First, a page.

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FAQ Frequently asked questions
What is bronchiectasis?
Bronchiectasis is a chronic lung disease caused by repeated damage to the walls of the airways of the lungs (bronchi), often as a result of infections.
What are the symptoms of bronchiectasis?
Signs and symptoms of bronchiectasis include: a persistent cough, often with phlegm, often lasting for months or years; coughing up blood; shortness of breath, wheezing; fatigue, being easily exhausted; chest pain; pale or bluish skin color; …
What causes bronchiectasis?
Bronchiectasis is the result of a cycle of infections and inflammation that causes the airways of the lungs to become scarred and widen.
How is bronchiectasis diagnosed?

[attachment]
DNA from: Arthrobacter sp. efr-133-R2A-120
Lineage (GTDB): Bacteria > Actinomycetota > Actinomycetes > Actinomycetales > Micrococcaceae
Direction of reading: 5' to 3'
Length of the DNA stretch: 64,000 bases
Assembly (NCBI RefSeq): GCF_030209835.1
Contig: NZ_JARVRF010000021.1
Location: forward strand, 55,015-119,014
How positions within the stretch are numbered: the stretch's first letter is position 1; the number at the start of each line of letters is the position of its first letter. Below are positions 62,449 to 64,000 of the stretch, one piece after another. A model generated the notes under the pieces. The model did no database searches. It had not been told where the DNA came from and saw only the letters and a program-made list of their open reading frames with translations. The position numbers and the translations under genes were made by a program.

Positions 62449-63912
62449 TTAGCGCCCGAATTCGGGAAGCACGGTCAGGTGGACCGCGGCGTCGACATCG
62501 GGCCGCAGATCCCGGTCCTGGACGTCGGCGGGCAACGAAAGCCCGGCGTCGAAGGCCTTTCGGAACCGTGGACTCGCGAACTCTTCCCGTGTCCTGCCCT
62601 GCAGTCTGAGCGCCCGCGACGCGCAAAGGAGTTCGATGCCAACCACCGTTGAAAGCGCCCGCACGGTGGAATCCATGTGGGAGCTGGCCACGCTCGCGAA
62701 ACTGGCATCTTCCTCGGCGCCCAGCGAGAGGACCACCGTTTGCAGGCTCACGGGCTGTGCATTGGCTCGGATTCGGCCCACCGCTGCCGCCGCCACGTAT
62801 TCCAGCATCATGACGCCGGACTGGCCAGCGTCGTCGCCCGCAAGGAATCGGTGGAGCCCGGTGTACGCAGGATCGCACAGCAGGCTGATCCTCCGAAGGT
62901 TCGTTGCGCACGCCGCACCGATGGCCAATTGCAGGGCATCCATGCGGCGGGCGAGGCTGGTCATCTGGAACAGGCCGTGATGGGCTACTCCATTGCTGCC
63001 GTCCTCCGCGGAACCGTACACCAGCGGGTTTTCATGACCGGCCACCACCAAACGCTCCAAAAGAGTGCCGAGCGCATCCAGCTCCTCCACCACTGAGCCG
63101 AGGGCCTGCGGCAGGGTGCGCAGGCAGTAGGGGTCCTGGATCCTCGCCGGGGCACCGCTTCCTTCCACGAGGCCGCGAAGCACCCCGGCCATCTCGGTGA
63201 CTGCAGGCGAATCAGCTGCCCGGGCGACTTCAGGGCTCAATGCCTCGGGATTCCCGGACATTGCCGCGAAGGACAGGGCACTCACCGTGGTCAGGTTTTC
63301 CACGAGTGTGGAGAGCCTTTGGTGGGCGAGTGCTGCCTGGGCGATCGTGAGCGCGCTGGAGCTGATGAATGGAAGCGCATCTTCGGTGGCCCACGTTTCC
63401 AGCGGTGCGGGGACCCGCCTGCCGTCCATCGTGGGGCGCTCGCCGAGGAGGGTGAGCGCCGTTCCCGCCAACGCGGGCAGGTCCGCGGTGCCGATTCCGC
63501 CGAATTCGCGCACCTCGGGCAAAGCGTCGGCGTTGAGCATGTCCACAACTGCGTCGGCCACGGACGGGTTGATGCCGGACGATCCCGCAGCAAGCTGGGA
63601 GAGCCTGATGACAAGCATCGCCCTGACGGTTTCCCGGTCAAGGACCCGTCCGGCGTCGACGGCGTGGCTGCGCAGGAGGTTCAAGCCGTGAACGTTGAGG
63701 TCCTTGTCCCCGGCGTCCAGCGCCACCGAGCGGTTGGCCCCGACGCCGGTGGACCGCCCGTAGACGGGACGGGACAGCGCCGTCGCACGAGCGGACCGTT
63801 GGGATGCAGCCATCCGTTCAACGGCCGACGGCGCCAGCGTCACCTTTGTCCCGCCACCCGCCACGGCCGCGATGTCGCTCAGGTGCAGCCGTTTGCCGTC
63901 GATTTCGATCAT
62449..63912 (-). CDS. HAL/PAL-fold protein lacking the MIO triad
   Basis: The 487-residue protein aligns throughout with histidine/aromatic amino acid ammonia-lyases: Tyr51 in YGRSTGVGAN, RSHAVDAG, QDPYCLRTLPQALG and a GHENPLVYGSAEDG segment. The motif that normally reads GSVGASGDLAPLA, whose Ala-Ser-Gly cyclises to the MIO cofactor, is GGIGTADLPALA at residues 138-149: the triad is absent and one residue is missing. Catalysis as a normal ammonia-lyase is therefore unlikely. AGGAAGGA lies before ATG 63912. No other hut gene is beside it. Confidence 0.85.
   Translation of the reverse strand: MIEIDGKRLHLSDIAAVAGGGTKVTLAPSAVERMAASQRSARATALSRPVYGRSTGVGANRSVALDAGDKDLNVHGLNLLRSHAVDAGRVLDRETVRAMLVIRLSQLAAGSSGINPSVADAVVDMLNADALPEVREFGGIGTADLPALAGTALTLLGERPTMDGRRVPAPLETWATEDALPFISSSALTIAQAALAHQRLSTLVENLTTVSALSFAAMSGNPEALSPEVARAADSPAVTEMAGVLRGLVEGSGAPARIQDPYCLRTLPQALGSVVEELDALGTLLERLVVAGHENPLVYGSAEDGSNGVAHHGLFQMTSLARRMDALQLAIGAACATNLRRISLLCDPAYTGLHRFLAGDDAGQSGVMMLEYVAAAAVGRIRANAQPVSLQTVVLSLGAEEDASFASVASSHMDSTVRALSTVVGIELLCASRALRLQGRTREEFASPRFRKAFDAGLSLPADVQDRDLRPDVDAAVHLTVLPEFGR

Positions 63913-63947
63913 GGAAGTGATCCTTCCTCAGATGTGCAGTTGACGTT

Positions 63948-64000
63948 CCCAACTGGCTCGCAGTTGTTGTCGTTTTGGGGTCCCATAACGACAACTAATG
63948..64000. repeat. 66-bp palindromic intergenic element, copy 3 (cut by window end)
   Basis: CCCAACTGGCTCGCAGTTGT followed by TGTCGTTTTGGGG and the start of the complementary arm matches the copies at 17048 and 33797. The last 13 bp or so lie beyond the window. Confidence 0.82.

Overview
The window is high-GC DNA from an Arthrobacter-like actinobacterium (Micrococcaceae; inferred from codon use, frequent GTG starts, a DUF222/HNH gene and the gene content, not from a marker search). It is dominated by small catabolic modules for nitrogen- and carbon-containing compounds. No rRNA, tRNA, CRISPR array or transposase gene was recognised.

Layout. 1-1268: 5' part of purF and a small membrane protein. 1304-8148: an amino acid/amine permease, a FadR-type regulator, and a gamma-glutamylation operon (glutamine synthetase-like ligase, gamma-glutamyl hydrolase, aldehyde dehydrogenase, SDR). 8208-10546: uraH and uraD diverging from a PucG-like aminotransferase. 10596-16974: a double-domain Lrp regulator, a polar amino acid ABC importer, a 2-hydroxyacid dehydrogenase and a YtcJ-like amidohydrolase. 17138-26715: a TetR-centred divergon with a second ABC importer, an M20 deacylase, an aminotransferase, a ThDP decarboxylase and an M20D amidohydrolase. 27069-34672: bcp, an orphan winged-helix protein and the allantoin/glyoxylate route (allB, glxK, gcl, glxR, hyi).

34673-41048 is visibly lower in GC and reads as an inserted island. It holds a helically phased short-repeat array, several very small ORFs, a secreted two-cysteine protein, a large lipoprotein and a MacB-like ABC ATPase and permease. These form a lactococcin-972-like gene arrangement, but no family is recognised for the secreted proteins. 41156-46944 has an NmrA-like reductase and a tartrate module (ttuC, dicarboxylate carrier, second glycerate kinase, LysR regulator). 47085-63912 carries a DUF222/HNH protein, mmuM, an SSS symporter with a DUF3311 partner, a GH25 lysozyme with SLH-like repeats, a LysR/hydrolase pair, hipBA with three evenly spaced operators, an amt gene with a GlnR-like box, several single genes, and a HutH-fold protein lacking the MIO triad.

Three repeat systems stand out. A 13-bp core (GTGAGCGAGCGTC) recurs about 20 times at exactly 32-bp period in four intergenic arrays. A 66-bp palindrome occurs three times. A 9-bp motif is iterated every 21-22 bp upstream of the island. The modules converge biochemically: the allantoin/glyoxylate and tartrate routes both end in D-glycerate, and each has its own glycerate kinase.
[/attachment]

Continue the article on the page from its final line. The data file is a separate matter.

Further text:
Your doctor will diagnose bronchiectasis based on your symptoms, followed by further tests including examining your chest with a stethoscope, chest imaging such as X-ray imaging, high-resolution computed tomography (HRCT) and lung function tests. HRCT is …
Can bronchiectasis be cured?
Bronchiectasis cannot be cured, but it can be managed, allowing people with the condition to live a relatively normal life, especially if the condition is diagnosed and treated early on. However, bronchiectasis has been associated with increased mortality rates.
Will bronchiectasis clear up on its own?
Bronchiectasis will not go away on its own; it requires treatment.
Can bronchiectasis be prevented?
Prevention of bronchiectasis focuses on preventing the recurring lung infections that lead to it. Vaccinations, avoiding infection, or treating infection promptly when it occurs, are all helpful. In the past, bronchiectasis was more common, but many of the …
What are the complications of bronchiectasis?
Complications of bronchiectasis can include chronic pneumonia, collapsed lung, respiratory failure and heart failure.
About this article
Author: Dr Joanne Van der Velden PhD, BSc (Hons)
First answered: 18 Sep 2014
Last reviewed: 14 May 2019
Rating: 4.1 out of 5
Votes: 492 (Click smiley face below to rate)